Linköping University, Department of Clinical and Experimental Medicine, Pediatrics. Linköping University, Faculty of Health Sciences. Östergötlands Läns Landsting, Center of Paediatrics and Gynaecology and Obstetrics, Department of Paediatrics in Linköping.
    Högberg, Lotta
    Linköping University, Department of Clinical and Experimental Medicine, Pediatrics. Linköping University, Faculty of Health Sciences. Östergötlands Läns Landsting, Center of Paediatrics and Gynaecology and Obstetrics, Department of Paediatrics in Norrköping.
    Vaarala, Outi
    Linköping University, Department of Clinical and Experimental Medicine, Pediatrics. Linköping University, Faculty of Health Sciences.
    The effect of gluten-free diet on Th1--Th2--Th3-associated intestinal immune responses in celiac disease2011In: SCANDINAVIAN JOURNAL OF GASTROENTEROLOGY, ISSN 0036-5521, Vol. 46, no 5, p. 538-549Article in journal (Refereed)
    Abstract [en]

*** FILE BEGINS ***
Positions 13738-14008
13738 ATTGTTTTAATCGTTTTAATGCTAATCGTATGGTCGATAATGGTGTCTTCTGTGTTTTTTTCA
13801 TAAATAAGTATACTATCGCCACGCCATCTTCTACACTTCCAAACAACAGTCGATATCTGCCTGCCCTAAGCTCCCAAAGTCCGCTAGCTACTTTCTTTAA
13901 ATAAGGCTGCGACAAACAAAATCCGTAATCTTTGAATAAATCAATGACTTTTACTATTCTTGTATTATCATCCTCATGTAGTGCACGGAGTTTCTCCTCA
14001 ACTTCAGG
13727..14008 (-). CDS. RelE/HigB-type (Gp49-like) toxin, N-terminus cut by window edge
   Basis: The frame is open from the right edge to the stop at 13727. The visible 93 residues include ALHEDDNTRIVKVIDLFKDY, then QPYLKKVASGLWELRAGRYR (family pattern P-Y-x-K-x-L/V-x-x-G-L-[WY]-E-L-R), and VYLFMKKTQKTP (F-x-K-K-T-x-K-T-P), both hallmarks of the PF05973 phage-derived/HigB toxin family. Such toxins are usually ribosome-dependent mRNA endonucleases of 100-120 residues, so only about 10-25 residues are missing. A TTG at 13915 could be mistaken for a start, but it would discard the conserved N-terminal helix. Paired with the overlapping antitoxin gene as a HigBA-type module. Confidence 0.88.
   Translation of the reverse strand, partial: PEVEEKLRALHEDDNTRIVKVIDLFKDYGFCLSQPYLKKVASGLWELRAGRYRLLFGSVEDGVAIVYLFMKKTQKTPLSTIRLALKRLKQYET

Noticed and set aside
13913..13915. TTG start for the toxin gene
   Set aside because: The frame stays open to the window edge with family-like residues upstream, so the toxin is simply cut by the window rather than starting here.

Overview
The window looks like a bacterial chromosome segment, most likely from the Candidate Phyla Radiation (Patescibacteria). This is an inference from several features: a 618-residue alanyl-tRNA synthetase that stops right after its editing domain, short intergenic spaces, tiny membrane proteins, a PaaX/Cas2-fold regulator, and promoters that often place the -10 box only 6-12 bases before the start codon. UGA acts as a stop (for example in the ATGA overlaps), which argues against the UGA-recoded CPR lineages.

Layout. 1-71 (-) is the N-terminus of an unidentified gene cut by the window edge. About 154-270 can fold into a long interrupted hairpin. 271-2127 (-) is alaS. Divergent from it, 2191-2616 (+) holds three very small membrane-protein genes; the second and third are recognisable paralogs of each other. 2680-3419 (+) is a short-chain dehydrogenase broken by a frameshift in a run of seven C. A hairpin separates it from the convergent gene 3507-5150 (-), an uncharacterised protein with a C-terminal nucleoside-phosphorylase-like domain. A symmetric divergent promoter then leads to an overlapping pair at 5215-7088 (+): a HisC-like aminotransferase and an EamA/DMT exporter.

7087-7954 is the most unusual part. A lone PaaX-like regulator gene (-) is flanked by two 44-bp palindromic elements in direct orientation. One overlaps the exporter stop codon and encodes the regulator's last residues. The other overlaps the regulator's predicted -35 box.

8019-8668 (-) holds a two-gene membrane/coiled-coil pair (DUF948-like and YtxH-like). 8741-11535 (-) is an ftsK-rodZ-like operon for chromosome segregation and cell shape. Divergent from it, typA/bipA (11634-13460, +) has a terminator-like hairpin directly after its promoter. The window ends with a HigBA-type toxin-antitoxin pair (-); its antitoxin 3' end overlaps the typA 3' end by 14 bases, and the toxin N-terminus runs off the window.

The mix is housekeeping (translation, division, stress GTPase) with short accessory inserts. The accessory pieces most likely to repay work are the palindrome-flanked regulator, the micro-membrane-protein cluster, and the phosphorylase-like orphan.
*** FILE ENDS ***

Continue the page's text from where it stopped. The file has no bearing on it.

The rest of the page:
Objective. To study T-helper (Th)1--Th2--Th3 gene activation profile in the small intestine and peripheral blood of children with celiac disease (CD) with special interest in the response to the gluten-free diet (GFD) treatment in order to elucidate an immune dysregulation not triggered by gluten. Material and methods. Small intestinal biopsies and venous blood were taken from seven children with CD (mean age: 8 years, four girls) at presentation and after 1 year of strict GFD. The Th1--Th2--Th3 gene expression profile was examined by real-time PCR arrays. The findings were compared with the corresponding expressions in peripheral blood and small intestinal biopsies from six reference children without CD (mean age: 6 years, four girls). Results. The Th1 gene expression profile including interferon (IFN)-gamma gamma, signal transducer and activator of transcription (STAT) 1 and interferon regulatory factor (IRF) 1 together with reduced interleukin (IL)-2 expression was pronounced in small intestinal biopsies from children with untreated CD. A downregulation of IFN-gamma gamma transcripts was seen after 1 year of GFD, but there was still increased expression of STAT1 and IRF1 in association with low IL-2 expression in spite of eliminated exposure to wheat gluten. By contrast, the decreased intestinal expression of Th2 gene markers observed at presentation was normalized with GFD. The alterations in the mucosal gene expression profile were not reflected in peripheral blood. Conclusion. The GFD did not correct the increased activation of the IFN-gamma gamma signaling pathway related markers and reduced IL-2 expression, suggesting that they represent an immune dysregulation not dependent on gluten exposure.